Dr Kate Shaw provided lively moderation at last night’s public meeting on the Problems with Property – to a packed house at Melbourne’s Loop Bar.

The three speakers were:

(1)        Marcus Westbury from Renew Australia who recounted taking novel steps to assist in resurrecting the high number of vacant commercial properties in Newcastle. Although speaking primarily about commercial property, Marcus highlighted a difference between investment and speculation and believed Australia’s superheated residential market was facing a major correction.

(2)        Karl Fitzgerald from Prosper Australia saw tax reform as essential to freeing up the residential market, including the 90,000 properties currently held vacant in Melbourne. Land taxes, and an end to negative gearing, would help put an end to the artificial scarcity developed by those simply investing for capital gains.

(3)        Joel Pringle from Australians for Affordable Housing spoke of the blight of an inadequate housing supply, whether for owner occupation or rental in Australia. He touched on the coalition he represented and noted the first home buyers’ grant was simply capitalised into higher prices.

Each speaker and a number of questioners bemoaned the low priority given to housing affordability during the current federal election campaign.

One thing that came through was Australia’s split personality on the issue of housing affordability: older people are quite happy with their escalating house prices, even though they have the effect either of locking their kids into impossible mortgages or locking them out of home ownership altogether.

Perhaps this generational tension is why the major political parties can’t confront the problem of Australia’s hopelessly unaffordable housing?

It was great to see three different groups coalesce to discuss the Problems with Property. The concern of participants at the Loop Bar that housing affordability had to be addressed and taken further was palpable.

Then, on the way home, my MYKI* ticket got rejected at Parliament Station. The MYKI system hadn’t been able to credit the $10.00 I had deposited into my MYKI account on 27 June yet. That’s correct; back in June. [!]  The credit’s in there today though. Oh! That’s right! MYKI tells me it goes in to your account the day after you get rejected for having insufficient funds if you don’t travel by train often enough – unless, of course, I were to go to a 7/11 store to recharge my card, instead of having tried to do it much more conveniently on-line.  [??!]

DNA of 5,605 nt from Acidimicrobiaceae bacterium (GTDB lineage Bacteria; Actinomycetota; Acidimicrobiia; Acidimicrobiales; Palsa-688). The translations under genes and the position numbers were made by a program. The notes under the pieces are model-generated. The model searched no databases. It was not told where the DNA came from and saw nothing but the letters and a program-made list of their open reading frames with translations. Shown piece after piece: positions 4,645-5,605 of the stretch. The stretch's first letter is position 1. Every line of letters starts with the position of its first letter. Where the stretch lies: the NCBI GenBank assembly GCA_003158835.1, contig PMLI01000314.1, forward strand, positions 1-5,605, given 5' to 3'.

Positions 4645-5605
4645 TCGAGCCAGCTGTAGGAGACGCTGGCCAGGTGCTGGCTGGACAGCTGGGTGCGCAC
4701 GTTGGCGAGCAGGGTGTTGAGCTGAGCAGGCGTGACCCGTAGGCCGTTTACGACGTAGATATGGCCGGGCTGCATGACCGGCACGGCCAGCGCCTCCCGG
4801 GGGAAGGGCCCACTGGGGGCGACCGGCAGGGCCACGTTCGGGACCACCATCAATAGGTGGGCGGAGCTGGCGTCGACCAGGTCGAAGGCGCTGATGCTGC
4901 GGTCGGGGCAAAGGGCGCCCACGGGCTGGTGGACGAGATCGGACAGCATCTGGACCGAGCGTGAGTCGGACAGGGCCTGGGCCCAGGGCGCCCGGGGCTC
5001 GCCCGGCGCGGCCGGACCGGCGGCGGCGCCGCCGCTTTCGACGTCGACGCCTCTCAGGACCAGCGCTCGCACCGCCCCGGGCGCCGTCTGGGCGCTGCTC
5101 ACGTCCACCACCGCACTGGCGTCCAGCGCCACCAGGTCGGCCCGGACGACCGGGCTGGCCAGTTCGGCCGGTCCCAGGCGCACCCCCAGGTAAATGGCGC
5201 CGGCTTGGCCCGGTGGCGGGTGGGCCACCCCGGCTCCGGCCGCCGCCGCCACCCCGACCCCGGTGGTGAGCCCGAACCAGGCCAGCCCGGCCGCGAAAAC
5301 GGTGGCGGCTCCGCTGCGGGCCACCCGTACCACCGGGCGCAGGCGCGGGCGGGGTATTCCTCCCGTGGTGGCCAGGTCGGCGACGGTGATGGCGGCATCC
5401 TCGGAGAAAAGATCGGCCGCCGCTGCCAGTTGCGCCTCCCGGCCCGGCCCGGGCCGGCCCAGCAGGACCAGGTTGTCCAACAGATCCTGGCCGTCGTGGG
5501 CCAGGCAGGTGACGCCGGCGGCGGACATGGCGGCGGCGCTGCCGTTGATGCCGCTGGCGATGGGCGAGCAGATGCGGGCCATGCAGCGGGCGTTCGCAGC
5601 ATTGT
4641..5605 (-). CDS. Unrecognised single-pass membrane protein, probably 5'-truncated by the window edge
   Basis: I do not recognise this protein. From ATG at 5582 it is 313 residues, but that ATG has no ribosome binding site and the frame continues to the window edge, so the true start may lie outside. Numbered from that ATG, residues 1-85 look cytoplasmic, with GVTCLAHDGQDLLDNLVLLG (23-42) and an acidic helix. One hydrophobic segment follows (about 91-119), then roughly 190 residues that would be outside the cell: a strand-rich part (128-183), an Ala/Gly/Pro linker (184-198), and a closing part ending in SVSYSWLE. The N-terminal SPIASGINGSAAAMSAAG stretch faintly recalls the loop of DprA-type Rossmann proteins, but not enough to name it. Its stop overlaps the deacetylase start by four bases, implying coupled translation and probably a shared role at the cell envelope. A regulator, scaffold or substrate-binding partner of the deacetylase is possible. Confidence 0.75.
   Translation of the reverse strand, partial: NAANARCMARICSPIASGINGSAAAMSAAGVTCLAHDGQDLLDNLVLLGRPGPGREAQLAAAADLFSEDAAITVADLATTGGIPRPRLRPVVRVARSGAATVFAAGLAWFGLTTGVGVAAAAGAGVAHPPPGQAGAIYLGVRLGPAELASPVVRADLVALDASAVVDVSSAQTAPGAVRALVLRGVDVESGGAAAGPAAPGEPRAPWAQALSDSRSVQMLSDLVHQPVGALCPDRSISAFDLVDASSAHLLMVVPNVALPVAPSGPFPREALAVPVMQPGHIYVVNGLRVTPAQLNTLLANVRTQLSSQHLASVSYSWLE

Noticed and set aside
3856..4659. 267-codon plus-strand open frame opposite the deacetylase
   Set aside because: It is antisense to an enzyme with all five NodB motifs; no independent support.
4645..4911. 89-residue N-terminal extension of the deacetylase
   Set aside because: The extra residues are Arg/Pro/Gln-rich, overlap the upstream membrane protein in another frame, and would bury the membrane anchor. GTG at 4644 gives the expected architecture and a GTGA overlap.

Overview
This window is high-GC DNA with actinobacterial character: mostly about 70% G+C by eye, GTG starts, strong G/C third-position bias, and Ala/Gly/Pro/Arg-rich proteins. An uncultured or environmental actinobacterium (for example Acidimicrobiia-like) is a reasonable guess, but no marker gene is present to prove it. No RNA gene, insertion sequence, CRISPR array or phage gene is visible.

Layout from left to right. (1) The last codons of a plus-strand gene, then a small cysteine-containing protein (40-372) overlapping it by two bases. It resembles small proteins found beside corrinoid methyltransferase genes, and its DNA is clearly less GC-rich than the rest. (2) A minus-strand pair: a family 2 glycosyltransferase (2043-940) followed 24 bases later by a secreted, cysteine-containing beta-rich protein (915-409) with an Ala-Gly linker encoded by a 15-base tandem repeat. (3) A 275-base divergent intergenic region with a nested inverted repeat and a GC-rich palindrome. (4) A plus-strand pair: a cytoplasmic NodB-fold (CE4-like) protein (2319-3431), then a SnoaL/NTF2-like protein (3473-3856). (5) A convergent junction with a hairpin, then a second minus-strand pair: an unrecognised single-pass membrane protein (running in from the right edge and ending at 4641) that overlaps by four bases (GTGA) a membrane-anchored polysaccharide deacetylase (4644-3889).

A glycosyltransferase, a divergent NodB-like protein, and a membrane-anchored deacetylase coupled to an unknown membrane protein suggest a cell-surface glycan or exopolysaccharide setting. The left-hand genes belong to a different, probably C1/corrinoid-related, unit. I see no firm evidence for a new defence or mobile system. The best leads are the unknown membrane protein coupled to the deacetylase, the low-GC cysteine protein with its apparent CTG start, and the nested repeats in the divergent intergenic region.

Impossibly-priced housing, plus *a hopelessly expensive public transport ticketing system which doesn’t work.  Welcome to “Marvellous Melbourne” 2013, folks!

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  1. Australians are surely doomed to experience a property market crash. How deep and prolonged it will be will depend on what actions are taken by your government. As a former mortgage banking analyst, I would urge you to press for regulation that prohibits any bank that accepts government insured deposits from extending credit for the purchase of land or acceptance of land as collateral. That will take some of the speculative momentum out of the market as property prices start to climb upward again.

    Of course, the long-term solution is for government to raise as much revenue as possible by collecting the annual rental value of land. You at least have some experience along those lines that may experience an awakened interest.

    In the meantime, Australian cities will have to deal with a rising number of vacant properties as property owners default on mortgage loans in the wake of rising unemployment. One band-aid I recommend is for cities to create a scattered-site community land trust program to get these properties occupied quickly by owner-occupants or tenants — but out of the hands of speculators. I developed just such a plan while still at Fannie Mae back in the 2000s. If anyone would like a copy contact me.

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